Saturday, August 15, 2015

Crostini with oven-roasted tomatoes and fresh goat cheese

If you have a back yard garden like me, you probably have tomatoes, especially cherry tomatoes of all colors and shapes coming out of your ears. Besides cherry tomatoes, I am also picking Roma (plum) tomatoes which are excellent for sauce.

Here is a great recipe for another way to use plum tomatoes for a tasty appetizer. I share the recipe because it would be wonderful with aperitifs in Provence as well as Northern California.

Crostini with oven-roasted tomatoes and fresh goat cheese
Makes about 30.


2 pounds fresh plum tomatoes, peeled, quartered, cored and seeded.
4 plump fresh cloves garlic, peeled and thinly sliced.
4 sprigs fresh thyme, stemmed.
Fine sea salt and freshly ground black pepper to taste.
A pinch of granulated sugar.
Extra-virgin olive oil.
1 baguette.
4 ounces fresh soft goat cheese.

Tomatoes ready to go into oven


1. Preheat oven to 250 F.

2. Arrange tomato quarters side by side on a baking sheet lined with aluminum foil. Sprinkle each quarter with salt, black pepper and granulated sugar. Place thyme leaves and 1 sliver of garlic on top of each quarter. Drizzle with extra-virgin olive oil.

3. Place in oven and cook until meltingly tender and reduced in size about 2 hours. Check the tomatoes from time to time. They should remain moist and soft. Remove from the oven and allow to cool thoroughly.

Tomatoes just out of oven

Directions continued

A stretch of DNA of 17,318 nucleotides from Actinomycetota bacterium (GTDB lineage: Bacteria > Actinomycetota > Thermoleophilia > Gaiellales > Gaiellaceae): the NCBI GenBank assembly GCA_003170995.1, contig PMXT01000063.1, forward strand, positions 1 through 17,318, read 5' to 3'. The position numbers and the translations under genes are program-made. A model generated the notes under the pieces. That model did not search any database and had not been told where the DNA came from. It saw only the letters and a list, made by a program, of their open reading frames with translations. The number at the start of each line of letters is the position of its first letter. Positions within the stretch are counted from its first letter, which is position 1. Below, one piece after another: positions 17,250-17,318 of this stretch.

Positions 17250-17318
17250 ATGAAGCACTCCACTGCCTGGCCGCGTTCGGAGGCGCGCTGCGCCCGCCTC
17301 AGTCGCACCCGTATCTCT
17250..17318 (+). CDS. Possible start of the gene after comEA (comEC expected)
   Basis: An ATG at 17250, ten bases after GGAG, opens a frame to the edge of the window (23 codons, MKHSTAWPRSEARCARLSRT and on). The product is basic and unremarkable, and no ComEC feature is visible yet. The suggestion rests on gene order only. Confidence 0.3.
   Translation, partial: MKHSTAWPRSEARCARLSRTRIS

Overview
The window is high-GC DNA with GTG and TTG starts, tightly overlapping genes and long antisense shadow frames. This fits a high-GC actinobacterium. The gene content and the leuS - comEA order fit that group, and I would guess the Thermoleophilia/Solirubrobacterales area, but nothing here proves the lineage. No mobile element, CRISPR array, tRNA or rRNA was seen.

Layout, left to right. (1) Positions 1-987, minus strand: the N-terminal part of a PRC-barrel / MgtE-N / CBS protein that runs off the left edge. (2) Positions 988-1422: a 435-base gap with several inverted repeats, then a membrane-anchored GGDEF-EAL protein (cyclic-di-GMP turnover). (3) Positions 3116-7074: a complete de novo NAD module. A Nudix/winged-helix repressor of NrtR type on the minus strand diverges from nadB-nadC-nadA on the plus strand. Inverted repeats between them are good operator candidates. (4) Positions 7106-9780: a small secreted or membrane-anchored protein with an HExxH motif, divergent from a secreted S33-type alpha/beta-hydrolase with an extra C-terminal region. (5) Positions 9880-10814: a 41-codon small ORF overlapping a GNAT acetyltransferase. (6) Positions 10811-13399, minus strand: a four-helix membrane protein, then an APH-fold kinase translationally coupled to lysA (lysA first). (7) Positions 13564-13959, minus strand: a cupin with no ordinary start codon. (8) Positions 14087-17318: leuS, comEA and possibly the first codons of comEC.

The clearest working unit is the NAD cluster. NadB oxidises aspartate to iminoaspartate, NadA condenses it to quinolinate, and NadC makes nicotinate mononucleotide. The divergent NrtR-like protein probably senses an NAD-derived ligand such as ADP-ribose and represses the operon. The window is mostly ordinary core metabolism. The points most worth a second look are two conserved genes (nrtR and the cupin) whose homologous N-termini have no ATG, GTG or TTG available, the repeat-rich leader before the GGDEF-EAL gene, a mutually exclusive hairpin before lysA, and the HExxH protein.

4. Slice baguette 1/4 inch thick (about 30 slices). Preheat oven to 350 degrees. Arrange baguette slices on a large rimmed baking sheet; brush both sides with olive oil. Bake until golden, 15 to 20 minutes, turn crostini over once during baking. Let cool on baking sheets.

5. Top each slice of toasted crostini with thin layer of soft goat cheese.

6. Place one quarter of oven-roasted tomatoes on crostini topped with goat cheese.

7. Arrange on a pretty platter to serve.

Crostini with oven-roasted tomatoes and fresh goat cheese

Today, I made a double batch of these tasty morsels and we took them to a farewell party for one of Shirley's hospital colleagues. They were a big hit and they all disappeared.

Note: I think the best way to peel tomatoes is to cut an x into the non-stem end of the tomato. Blanch in boiling water for one minute, then plunge them into chilled water to refresh. Remove from water and tomato peels will slip off with ease.


  1. Chapeau chef! A nice recipe and, like you, I have loads of tomatoes (I am not complaining! There is nothing like the flavor of fresh tomatoes.) I often make 'tarte aux tomates' using all of the tomatoes that I have harvested, cutting them into pieces, draining them and then dumping them into a pie crust. Sometimes I add basil, sometimes goat cheese, etc. Always good.

    1. Thanks for the recipe suggestion Sullivans. Sounds like you are having a good summer in Michigan. Thanks for leaving a comment.

  2. I would love this but for Nigel I would have to change the cheese!! He eats pretty much anything but hates goats cheese. Our tomatoes are excellent this year and I have been making pasta sauce and ratatouille for the winter months. Keep well Diane

    1. That is too bad that Nigel does not like goat's cheese. There is so much you can do with it. I will admit I don't like goat's cheese that are aged as they get quite strong, but a fresh young goat cheese is wonderful. Thanks for checking in. Happy to hear you have a bumper crop of tomatoes.